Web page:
“We’ve now reached a point where, frankly, historically we have not put the level of investment into it .. that others would have done,” said Mr. West. “We recognize that in order to create sustainable value for this product, additional staffing and investment are required. We see exciting opportunities for Nordion in Therasphere growth.”
As a result of the investment, the targeted therapies business division will likely operate at a loss or break-even basis for the next one to two years, said Nordion chief financial officer Peter Dans.
“Obviously for Therasphere, there’s a hump to get over,” he said.
Nordion’s sterilization business stream remained flat in the fourth quarter with revenues of $32.3 million. In fiscal 2012, revenues of $95.4 million were down 12 per cent compared to fiscal 2011, because the company did not sell any production irradiators in 2012 and because of a lower volume of cobalt-60 shipments. Nordion signed multi-year contract extensions with three of its major customers to supply cobalt-60, however.
The company’s medical isotopes stream saw its revenues decrease by one per cent in the fourth quarter, and 18 per cent for the entire fiscal year because of decreases in sales volume as well as unplanned interruptions at its production facilities in the second and third quarters.
The federally owned NRU reactor in Chalk River, Ont. will undergo a scheduled shutdown for one month during 2013, likely in April. Mr. Dans said Nordion will be working with its customers to bridge their demands during the shutdown period.
Nordion will continue to receive product from the NRU reactor operated by AECL until 2016, and the company continues to search for alternative facilities to supplement its needs.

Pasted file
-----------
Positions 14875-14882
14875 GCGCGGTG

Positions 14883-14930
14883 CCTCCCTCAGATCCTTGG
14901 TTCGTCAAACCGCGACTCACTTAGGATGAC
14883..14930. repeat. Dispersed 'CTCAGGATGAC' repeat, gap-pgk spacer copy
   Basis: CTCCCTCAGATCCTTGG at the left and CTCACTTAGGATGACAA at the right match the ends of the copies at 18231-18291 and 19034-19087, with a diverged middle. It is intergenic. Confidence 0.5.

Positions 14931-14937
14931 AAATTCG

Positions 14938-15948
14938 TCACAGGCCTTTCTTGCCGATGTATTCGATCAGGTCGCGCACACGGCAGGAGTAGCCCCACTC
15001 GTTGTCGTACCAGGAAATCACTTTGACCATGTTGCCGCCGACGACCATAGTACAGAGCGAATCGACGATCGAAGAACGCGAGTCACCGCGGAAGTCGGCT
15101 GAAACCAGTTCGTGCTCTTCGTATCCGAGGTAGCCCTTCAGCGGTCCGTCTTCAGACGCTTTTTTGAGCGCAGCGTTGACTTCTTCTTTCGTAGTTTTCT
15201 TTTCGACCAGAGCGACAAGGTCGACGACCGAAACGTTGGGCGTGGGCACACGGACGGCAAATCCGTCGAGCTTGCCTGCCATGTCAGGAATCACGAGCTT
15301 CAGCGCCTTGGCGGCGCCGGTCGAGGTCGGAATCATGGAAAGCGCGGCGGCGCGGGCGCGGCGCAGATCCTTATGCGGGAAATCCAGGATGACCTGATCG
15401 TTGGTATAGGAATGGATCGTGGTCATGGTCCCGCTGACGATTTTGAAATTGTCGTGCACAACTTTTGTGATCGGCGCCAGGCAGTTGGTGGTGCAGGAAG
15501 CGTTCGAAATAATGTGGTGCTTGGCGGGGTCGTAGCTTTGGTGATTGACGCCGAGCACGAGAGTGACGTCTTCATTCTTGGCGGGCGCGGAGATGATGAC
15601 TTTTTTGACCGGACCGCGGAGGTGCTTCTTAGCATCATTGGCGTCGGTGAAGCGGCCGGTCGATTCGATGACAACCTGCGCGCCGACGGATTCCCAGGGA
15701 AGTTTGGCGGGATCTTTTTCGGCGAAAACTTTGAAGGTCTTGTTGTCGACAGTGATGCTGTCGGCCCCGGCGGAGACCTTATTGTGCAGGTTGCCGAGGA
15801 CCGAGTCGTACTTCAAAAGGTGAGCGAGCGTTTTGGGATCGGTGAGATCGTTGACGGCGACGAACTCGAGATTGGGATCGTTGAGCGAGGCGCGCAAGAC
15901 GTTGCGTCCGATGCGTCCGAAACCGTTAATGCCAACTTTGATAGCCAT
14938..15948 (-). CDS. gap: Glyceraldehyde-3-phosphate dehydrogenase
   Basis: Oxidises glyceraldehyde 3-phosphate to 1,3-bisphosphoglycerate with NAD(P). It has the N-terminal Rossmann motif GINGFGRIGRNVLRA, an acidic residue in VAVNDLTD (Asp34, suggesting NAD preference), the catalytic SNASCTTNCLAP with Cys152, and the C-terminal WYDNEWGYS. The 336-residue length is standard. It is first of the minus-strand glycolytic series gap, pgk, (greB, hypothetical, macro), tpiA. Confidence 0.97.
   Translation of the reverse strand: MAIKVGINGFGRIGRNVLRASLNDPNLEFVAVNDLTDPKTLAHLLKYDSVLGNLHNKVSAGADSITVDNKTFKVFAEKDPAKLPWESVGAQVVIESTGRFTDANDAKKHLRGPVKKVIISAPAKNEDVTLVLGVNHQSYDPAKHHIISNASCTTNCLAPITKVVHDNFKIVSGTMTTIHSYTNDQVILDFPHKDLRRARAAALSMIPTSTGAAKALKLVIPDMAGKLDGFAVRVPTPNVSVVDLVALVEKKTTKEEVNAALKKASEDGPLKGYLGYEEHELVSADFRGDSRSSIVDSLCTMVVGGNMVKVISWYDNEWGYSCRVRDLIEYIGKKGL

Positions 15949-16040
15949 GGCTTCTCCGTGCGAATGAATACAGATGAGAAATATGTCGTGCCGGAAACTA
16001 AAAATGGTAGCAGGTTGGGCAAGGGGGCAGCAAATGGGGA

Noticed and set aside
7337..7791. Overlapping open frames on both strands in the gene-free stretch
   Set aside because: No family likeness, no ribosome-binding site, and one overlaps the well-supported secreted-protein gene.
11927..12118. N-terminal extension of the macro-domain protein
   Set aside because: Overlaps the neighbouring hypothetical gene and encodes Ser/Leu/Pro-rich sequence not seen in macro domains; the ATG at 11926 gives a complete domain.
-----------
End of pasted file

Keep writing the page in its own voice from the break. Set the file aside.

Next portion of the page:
“This is one of the significant headwinds we face with our clients, being able to supply them with a long-term supply strategy,” Mr West said. “It has been a struggle and it will be a struggle.”
After losing its arbitration battle with AECL in a September ruling, Nordion is still pursuing damages from the nuclear energy company – albeit 85 per cent less than it was originally seeking.
Nordion filed an amended statement of claim on Jan. 21 requesting damages in the amount of $243.5 million from AECL, down from the $1.6 billion Nordion originally sought.
The arbitration decision in September, which ruled against Nordion by a two-to-one margin, ended part of the three-year fight over the MAPLE nuclear reactors that AECL decided to mothball, citing a design flaw that Nordion argued was manageable.
Nordion’s legal costs associated with arbitration and the pursuit of the lawsuit against AECL are currently expected to be approximately $2 million in fiscal 2013, according to the company.
The local firm may also be on the hook for part of the $46 million in arbitration fees claimed by AECL. A decision on the matter will likely be made in the second quarter of fiscal 2013.
Nordion is the country's largest producer and seller of medical isotopes, used for the treatment, diagnosis and prevention of disease. Founded in 1946 with headquarters in Kanata, Nordion has 450 local employees.